We have included a verbose option so we can watch the process as it unfolds.

Note also that the parameters for the .f function are named:

• acc (what has been “accumulated” up to the current step), and
• value (the value of .x at the current step).

It’s conventional to give these or similar names to the parameters of the building-function.

Let’s try it out:

makeTable(3, verbose = TRUE)
## On value 1 with accumalated material:
## vec1  TRUE
## vec2 FALSE
## On value 2 with accumalated material:
## vec1  TRUE
## vec2 FALSE
## Finishing value2, and I've built:
## vec1  TRUE  TRUE
## vec2  TRUE FALSE
## vec3 FALSE  TRUE
## vec4 FALSE FALSE
##
##
## On value 3 with accumalated material:
## vec1  TRUE  TRUE
## vec2  TRUE FALSE
## vec3 FALSE  TRUE
## vec4 FALSE FALSE
## Finishing value3, and I've built:
## vec1  TRUE  TRUE  TRUE
## vec2  TRUE  TRUE FALSE
## vec3  TRUE FALSE  TRUE
## vec4  TRUE FALSE FALSE
## vec5 FALSE  TRUE  TRUE
## vec6 FALSE  TRUE FALSE
## vec7 FALSE FALSE  TRUE
## vec8 FALSE FALSE FALSE
##
## vec1  TRUE  TRUE  TRUE
## vec2  TRUE  TRUE FALSE
## vec3  TRUE FALSE  TRUE
## vec4  TRUE FALSE FALSE
## vec5 FALSE  TRUE  TRUE
## vec6 FALSE  TRUE FALSE
## vec7 FALSE FALSE  TRUE
## vec8 FALSE FALSE FALSE

Of course in practice we would not turn on the verbose option:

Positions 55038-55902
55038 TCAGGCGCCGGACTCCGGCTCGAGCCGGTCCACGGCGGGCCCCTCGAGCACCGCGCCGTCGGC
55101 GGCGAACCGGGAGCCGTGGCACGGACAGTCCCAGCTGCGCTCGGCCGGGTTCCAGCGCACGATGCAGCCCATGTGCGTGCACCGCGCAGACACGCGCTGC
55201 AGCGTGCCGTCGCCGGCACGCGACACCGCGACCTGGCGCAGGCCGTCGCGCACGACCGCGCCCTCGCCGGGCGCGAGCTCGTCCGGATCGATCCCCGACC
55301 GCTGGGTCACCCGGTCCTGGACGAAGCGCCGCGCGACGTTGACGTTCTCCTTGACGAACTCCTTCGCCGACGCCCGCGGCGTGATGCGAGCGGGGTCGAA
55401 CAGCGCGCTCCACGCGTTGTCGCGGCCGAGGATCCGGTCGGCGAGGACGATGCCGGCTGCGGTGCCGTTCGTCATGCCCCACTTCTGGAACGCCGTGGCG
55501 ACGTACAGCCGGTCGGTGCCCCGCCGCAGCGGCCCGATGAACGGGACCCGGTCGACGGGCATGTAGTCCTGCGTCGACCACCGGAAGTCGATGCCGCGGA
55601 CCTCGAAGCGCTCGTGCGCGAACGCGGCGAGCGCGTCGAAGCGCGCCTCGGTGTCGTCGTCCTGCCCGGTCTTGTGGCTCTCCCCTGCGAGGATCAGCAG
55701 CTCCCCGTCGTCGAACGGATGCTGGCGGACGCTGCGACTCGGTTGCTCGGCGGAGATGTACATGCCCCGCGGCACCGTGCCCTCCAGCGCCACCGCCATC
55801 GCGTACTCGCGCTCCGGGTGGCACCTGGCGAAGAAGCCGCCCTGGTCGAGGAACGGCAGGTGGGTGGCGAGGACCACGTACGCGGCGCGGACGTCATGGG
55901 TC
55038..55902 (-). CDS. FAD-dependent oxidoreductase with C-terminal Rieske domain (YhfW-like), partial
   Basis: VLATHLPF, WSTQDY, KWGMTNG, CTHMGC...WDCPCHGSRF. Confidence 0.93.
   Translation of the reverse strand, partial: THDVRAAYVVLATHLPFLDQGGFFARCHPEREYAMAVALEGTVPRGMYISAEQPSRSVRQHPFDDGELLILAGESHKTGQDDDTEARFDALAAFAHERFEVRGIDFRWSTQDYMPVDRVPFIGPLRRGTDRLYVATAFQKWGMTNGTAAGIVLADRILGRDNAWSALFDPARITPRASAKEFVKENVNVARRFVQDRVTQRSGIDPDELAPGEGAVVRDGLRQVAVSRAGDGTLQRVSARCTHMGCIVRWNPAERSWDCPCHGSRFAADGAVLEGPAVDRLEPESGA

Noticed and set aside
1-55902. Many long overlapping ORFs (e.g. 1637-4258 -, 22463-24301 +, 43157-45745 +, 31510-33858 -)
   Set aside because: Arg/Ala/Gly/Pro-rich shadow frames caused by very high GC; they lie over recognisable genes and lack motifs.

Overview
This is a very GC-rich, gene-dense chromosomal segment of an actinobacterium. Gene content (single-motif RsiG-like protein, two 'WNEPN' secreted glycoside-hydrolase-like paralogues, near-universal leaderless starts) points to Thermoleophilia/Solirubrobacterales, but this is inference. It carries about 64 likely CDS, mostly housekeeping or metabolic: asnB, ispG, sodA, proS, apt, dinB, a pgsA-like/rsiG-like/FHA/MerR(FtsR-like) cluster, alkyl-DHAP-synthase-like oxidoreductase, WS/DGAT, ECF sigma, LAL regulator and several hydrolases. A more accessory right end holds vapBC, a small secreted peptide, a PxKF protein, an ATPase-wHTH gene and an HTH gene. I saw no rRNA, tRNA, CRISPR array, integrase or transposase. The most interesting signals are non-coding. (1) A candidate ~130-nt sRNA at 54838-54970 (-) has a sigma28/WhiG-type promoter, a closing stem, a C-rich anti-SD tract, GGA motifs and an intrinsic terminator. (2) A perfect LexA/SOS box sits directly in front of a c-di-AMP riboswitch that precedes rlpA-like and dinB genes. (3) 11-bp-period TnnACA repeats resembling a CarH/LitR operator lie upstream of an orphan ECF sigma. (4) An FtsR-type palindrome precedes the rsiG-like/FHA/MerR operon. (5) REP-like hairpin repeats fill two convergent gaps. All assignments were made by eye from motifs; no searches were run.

makeTable(4)
##
## vec1   TRUE  TRUE  TRUE  TRUE
## vec2   TRUE  TRUE  TRUE FALSE
## vec3   TRUE  TRUE FALSE  TRUE
## vec4   TRUE  TRUE FALSE FALSE
## vec5   TRUE FALSE  TRUE  TRUE
## vec6   TRUE FALSE  TRUE FALSE
## vec7   TRUE FALSE FALSE  TRUE
## vec8   TRUE FALSE FALSE FALSE
## vec9  FALSE  TRUE  TRUE  TRUE
## vec10 FALSE  TRUE  TRUE FALSE
## vec11 FALSE  TRUE FALSE  TRUE
## vec12 FALSE  TRUE FALSE FALSE
## vec13 FALSE FALSE  TRUE  TRUE
## vec14 FALSE FALSE  TRUE FALSE
## vec15 FALSE FALSE FALSE  TRUE
## vec16 FALSE FALSE FALSE FALSE

### 14.4.3 Practice Exercises

1. The operator * (multiplication) is really a function:

*(3,5)
## [1] 15

But it can only multiply two numbers at once. The R-function prod() cna handle as many numbers as you like:

prod(3,5,2,7)
## [1] 210

Use reduce() and * to write your own function product() that takes a numerical vector vec and returns the product of the elements of the vector. It should work liek this:

product(vec = c(3,4,5))
## [1] 60

(Hint: in the call to reduce() you will have to the refer to the *-function as *.)

2. Modify the function product() so that it in a single call to reduce() it multiplies the number 2 by the product of the elements of vec. (Hint: set .init to an appropriate value.)

3. The data frame iris gives information on 150 irises. Use keep() to create a new data frame that includes only the numerical variables having a mean greater than 3.5.

### 14.4.4 Solutions to the Practice Exercises

1. Try this:

product <- function(vec) {
reduce(vec, .f = *)
}
2. Try this:

product <- function(vec) {
reduce(vec, .f = *, .init = 2)
}
3. Try this:

bigIris <-
iris %>%
keep(is.numeric) %>%
keep(~mean(.) > 3.5)
str(bigIris)
## 'data.frame':    150 obs. of  2 variables:
##  $Sepal.Length: num 5.1 4.9 4.7 4.6 5 5.4 4.6 5 4.4 4.9 ... ##$ Petal.Length: num  1.4 1.4 1.3 1.5 1.4 1.7 1.4 1.5 1.4 1.5 ...

The following does not work. Why?

bigIris <-
iris %>%
keep(function(x) {
is.numeric(x) & mean(x) > 3.5
})
}